In our ongoing studies of AtCPSF30, it was noticed that a persistent nuclease activity co-purified with the recombinant protein, an activity that confounded attempts to define RNA-binding sites on substrate molecules. In this report, the properties of this nuclease activity are described. Specifically, we show that AtCPSF30 is itself an endonuclease, that the RNA products of endonucleolytic cleavage possess 3′-hydroxyl groups, and that an Arabidopsis Fip1 ortholog inhibits the AtCPSF30-associated nuclease activity. Together with other studies, these results suggest that AtCPSF30 is a processing endonuclease, and that the pre-mRNA cleavage step in plants is mediated by more than one protein.


Protein purification

The purification of MBP-AtCPSF30, m4 and m9 proteins (Figure 4) has been described elsewhere (30). The zinc finger mutants of AtCPSF30 (Figure 4) were generated by using quick-change site-directed mutagenesis kit (Stratagene) using the pMALC2-AtCPSF30 plasmid (30) as template as per manufacturer's instructions. The results of mutagenesis were confirmed by DNA sequencing; accordingly, the C-terminus of the first zinc finger was changed from DACGFLHQF to DASTFLYQ, the second zinc finger from QDCVYKHTN to QDSTYKYTN and the third from PDCRYRHAK to PDSTYRYAK. The oligonucleotide primers that were used for the mutagenesis are given in Table 1. The cloning of coding sequence corresponding to the N-terminal 137 of the chromosome V-encoded Arabidopsis Fip1 protein into bacterial protein expression vectors pGEX-2T (Pharmacia) and pMAL-2C for making GST and MBP fusion proteins, respectively, was as described (24). The coding sequence corresponding to the N-terminal 483 amino acids was cloned into pDEST17 vector (Invitrogen) from the corresponding entry clone (24) to produce histidine-tagged fusion protein. Histidine-tagged and GST fusion proteins were purified as described by Forbes et al. (24) and MBP fusion proteins purified as described in Delaney et al. (30). It should be pointed out that the purification of MBP and GST fusion proteins included a wash of proteins bound to the affinity media with buffers containing 2 M NaCl, a step intended to remove almost all non-specifically bound bacterial proteins from the MBP fusion protein preparations. Control proteins (GST, MBP and histidine-tagged β-glucuronidase) were prepared as described (24,30). Protein concentrations were estimated by comparing the purified preparations with BSA standards by SDS–PAGE and staining of the gels with Coomassie Brilliant Blue.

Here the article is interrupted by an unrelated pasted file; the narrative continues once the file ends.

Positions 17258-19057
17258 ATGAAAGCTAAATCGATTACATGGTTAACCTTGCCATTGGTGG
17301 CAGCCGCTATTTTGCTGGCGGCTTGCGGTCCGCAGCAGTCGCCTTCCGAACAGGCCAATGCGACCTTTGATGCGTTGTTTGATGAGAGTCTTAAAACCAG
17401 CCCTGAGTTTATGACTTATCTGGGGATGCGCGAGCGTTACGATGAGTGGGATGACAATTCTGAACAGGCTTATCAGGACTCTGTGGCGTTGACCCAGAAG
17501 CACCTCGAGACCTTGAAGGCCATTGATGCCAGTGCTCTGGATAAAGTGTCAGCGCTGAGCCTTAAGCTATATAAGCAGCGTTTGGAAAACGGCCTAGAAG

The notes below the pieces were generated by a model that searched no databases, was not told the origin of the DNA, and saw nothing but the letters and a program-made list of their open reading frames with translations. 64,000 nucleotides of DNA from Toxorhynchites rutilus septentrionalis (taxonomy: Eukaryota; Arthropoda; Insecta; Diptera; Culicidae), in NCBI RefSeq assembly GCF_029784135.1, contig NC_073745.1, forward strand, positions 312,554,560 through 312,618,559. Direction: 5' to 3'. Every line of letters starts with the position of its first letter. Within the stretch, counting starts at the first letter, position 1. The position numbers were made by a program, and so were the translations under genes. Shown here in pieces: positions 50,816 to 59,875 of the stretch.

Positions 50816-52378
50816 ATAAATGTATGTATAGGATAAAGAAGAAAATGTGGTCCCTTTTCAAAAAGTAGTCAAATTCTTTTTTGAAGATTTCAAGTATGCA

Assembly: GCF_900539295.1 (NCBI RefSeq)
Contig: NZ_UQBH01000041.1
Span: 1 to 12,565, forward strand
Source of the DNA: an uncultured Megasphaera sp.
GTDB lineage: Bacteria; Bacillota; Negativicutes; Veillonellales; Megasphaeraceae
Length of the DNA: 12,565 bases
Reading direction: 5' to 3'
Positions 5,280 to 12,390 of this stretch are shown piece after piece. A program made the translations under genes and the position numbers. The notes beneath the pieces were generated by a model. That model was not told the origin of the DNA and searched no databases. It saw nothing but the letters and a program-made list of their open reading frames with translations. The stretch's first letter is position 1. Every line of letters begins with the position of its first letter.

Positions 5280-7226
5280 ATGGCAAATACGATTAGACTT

Table 1.
Plasmids and oligonucleotides used in this study
Figure 4.
Mutational analysis of the nuclease activity. (A) Illustration of AtCPSF30 and the various mutants. For the wild-type protein (‘wt’), the three zinc fingers are represented as black bars. The parts of the protein present in the m4 and ...

Preparation of RNA substrates

Labeled RNA was derived from the pea rbcS-E9 polyadenylation signal, and contained nucleotides extending from 145 nt upstream to 80 nt downstream from the site noted as ‘+1’ by Mogen et al. (32). Various mutant forms of the polyadenylation signal lacking one or more cleavage sites or sequence elements were also used for making the transcripts. Templates for in vitro transcription were prepared by PCR, using the plasmid templates and primers listed in Table 1. Uniformly labeled and unlabeled RNAs were prepared by in vitro transcription using Ampliscribe kit from Epicentre as per manufacturer's instructions, and purified using MegaClear kits (Ambion).

In addition to rbcS-E9-derived RNAs, a control RNA from a GFP gene was also used in some experiments. Transcription template for this RNA was produced by PCR using the primers indicated in Table 1 (‘BS-T3’ and ‘GFP-3′’) and a truncated GFP plasmid as template. This plasmid was produced by subcloning the GFP gene in KY80-GFP (a gift from Dr Randy Dinkins, USDA/ARS, Lexington, KY) into pBluescript vector as an XbaI–SacI fragment. The resulting recombinant plasmid was digested with HincII and ligated to release the first 490 bases of GFP.